Genocide in Cambodia – Choeung Ek Genocidal Center and Tuol Sleng Genocide Museum

Read the first post on Cambodia here, on Phnom Penh City.

Entrance to the Choeung Ek Genocidal Center

Entrance to the Choeung Ek Genocidal Center

Between 1975 and 1979, a genocide was carried out by the Khmer Rouge regime, led by Pol Pot. It was estimated that between 1.5 to 3 million people were killed, which is almost a whole generation of people in Cambodia. Up to 20,000 mass graves, known as Killing Fields, were uncovered throughout Cambodia. We decided to visit one of the Killing Fields, Choeung Ek Genocidal Center, and Tuol Sleng Genocide Museum – it seemed wrong to list them as popular, but I have to say that one should visit these 2 places to learn about the history of Cambodia and the atrocities inflicted to the people of Cambodia.

(Some of the images below may be a little disturbing, so… be prepared.)

We took a tuk tuk, an auto rickshaw, a few distance away from our hotel and negotiated with him to bring us to these 2 places. I think it costed us about US$15 to US$20 for the day trip. We first head to the Choeung Ek Genocidal Center, which is located about 15 kilometres South-West of Phnom Penh. Before we were out of the city, our driver stopped at a convenience store and bought for us and himself some face masks – as the road ahead are mainly dirt roads, with sand and dust kicking up like a storm by the vehicles.

45 minutes later, we arrived at the Choeung Ek Genocidal Center.


Memorial Stupa, housing 8,000 skulls exhumed from the mass graves

For US$6, the admission included an audio guide. It was an excellent audio tour, perhaps too excellent, as it describes who and how they were killed. It also included recounts by people who survived the Khmer Rouge and a Choeung Ek guard and executioner.

I remembered the place was very quiet… and eerie. It was horrifying, learning what the Khmer Rouge had done to these people – their own people.

Mass grave

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Luxurious Budae-Kimchi Jjigae (Army-Kimchi Stew)

Luxurious Budae Jjigae

I’ve often seen restaurants in Singapore offering Budae Jjigae in their menu and often wondered what it is about – it seemed so popular and many people like to order it. Upon Googling, I found that Budae Jjigae translates to Army Stew and is a type of jjigae (which means “stew” in Korean), made with lots of unhealthy ingredients like hot dog, Spam, ham, baked beans and instant noodles etc. in a spicy soup base. I do enjoy an occasional hot dog, Spam, ham, baked beans and even instant noodles, but to combine them together and serve as a meal? It’s just too horrifying for me.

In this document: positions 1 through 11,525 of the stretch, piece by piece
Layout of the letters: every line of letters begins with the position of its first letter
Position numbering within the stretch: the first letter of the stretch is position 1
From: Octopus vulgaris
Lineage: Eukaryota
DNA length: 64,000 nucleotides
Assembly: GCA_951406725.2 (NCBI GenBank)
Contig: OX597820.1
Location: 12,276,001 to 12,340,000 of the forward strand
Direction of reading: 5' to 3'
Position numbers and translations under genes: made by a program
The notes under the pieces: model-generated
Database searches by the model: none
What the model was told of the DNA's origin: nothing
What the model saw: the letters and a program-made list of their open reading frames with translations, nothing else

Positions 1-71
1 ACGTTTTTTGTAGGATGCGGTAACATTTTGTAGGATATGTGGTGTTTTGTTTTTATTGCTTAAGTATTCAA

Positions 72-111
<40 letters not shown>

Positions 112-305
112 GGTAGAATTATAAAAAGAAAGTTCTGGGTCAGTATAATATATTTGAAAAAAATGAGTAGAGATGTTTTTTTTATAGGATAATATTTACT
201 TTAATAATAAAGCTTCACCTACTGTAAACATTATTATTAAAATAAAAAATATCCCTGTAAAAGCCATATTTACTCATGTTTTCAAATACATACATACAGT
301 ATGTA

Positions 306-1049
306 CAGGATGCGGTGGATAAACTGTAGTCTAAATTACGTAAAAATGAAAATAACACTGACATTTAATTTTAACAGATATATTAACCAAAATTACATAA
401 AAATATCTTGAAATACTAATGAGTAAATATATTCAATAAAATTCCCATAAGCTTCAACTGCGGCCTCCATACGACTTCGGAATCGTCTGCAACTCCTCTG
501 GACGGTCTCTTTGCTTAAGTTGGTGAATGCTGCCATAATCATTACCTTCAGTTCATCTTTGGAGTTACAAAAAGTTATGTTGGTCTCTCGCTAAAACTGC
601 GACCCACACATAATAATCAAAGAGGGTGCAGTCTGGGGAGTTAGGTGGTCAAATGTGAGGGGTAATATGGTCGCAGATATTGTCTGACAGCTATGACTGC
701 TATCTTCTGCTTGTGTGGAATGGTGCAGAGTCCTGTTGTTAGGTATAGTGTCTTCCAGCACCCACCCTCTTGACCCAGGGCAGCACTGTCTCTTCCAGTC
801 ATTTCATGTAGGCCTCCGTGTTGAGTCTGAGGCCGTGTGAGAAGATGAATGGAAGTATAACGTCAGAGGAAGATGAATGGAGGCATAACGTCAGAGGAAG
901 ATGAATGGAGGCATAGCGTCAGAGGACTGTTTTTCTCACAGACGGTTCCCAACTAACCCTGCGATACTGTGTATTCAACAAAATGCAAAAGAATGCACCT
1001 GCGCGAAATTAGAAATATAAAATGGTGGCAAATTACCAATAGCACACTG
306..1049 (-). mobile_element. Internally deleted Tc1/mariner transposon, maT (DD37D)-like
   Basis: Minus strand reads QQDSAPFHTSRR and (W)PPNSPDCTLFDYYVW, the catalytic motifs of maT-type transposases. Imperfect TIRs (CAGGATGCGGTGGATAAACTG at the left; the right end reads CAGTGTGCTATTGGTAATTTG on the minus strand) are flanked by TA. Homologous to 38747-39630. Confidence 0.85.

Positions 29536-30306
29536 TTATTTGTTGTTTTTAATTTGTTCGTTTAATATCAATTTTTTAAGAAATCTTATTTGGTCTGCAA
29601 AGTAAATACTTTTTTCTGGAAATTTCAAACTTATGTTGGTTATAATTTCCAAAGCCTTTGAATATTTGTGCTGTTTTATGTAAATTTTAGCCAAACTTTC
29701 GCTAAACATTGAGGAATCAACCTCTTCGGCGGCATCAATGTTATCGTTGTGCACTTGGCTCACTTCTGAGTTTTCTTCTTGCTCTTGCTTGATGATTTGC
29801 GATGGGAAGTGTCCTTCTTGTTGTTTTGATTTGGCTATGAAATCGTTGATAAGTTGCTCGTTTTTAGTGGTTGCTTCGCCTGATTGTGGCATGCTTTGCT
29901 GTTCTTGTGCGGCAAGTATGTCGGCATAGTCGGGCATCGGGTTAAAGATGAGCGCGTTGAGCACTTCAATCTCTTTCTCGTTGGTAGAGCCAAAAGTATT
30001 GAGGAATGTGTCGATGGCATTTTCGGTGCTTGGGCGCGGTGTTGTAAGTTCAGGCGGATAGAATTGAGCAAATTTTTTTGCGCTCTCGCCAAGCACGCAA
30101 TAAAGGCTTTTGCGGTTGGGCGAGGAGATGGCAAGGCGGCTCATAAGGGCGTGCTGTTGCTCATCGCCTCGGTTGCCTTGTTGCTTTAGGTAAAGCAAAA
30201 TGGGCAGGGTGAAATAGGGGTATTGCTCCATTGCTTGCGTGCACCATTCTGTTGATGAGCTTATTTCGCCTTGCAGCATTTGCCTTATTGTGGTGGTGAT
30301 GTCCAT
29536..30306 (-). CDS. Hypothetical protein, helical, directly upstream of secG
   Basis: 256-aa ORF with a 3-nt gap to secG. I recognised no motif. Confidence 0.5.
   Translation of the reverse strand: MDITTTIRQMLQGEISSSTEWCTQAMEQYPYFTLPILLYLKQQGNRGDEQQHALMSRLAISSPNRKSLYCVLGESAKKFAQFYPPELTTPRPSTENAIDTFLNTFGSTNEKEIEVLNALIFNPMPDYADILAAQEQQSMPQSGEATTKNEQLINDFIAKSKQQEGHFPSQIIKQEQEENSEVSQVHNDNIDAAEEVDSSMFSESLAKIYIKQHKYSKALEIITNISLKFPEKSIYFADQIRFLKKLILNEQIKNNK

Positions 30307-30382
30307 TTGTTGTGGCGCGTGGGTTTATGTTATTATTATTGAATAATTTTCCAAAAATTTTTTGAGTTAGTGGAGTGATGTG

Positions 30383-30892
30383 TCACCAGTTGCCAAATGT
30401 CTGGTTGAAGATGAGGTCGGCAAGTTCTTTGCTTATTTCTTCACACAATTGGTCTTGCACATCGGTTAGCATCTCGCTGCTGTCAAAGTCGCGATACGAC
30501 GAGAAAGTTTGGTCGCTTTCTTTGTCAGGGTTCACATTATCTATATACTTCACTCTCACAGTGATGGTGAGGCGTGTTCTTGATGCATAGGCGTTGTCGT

So I embarked on a hunt for a healthier and even more yummy jjigae. And I decided to combine Budae Jjigae and Kimchi Jjigae together, swapping out the unhealthy ingredients with more healthy ones.

1) Soup base

The soup base I used is a dried anchovy soup base, made with our local Singapore ikan bilis. Ikan bilis are full of nutrients and a little goes a long way – a small handful packs a very powerful punch of flavour. You can use the Korean varieties if you prefer. The soup base will then be flavoured with kimchi and gochujang. Gochujang is a Korean hot pepper paste which is needed to bring out the flavours and heat of this dish. It’s very hard to find a substitute for this, but I’ve managed to find a blog which tells how to make it from scratch, just in case you need it!

2) Vegetables

The vegetables I used are onion, garlic, mushrooms, kimchi and tofu. You can add spring onions, chili, carrot and all sorts of vegetables!

Onion and garlic are the usual suspects in most cooking, as they give flavour to the dish. Mushrooms are added for some chewiness and you can use any kind of mushrooms – I highly recommend fresh shiitake, shimeji and enokitake as these Asian mushroom flavours will blend well with the overall dish.

Since it is a Budae-Kimchi fusion, kimchi is a must! I used Napa cabbage kimchi as it’s the most common here in Singapore. If you can’t find any, use fresh Napa cabbage, but be prepared to add more gochujang and a longer cooking time to soften the cabbage.

Can’t really say tofu is a vegetable, but I don’t have anywhere to lump it, so here it goes! I used silken tofu as I really love its texture. Add the tofu only towards the end so you won’t break them up as much as you stir the dish.

I garnished the dish with radish sprout the first time – but the radish sprouts have a hint of bitterness in them, so if you don’t like them, omit it!

Luxurious Budae Jjigae

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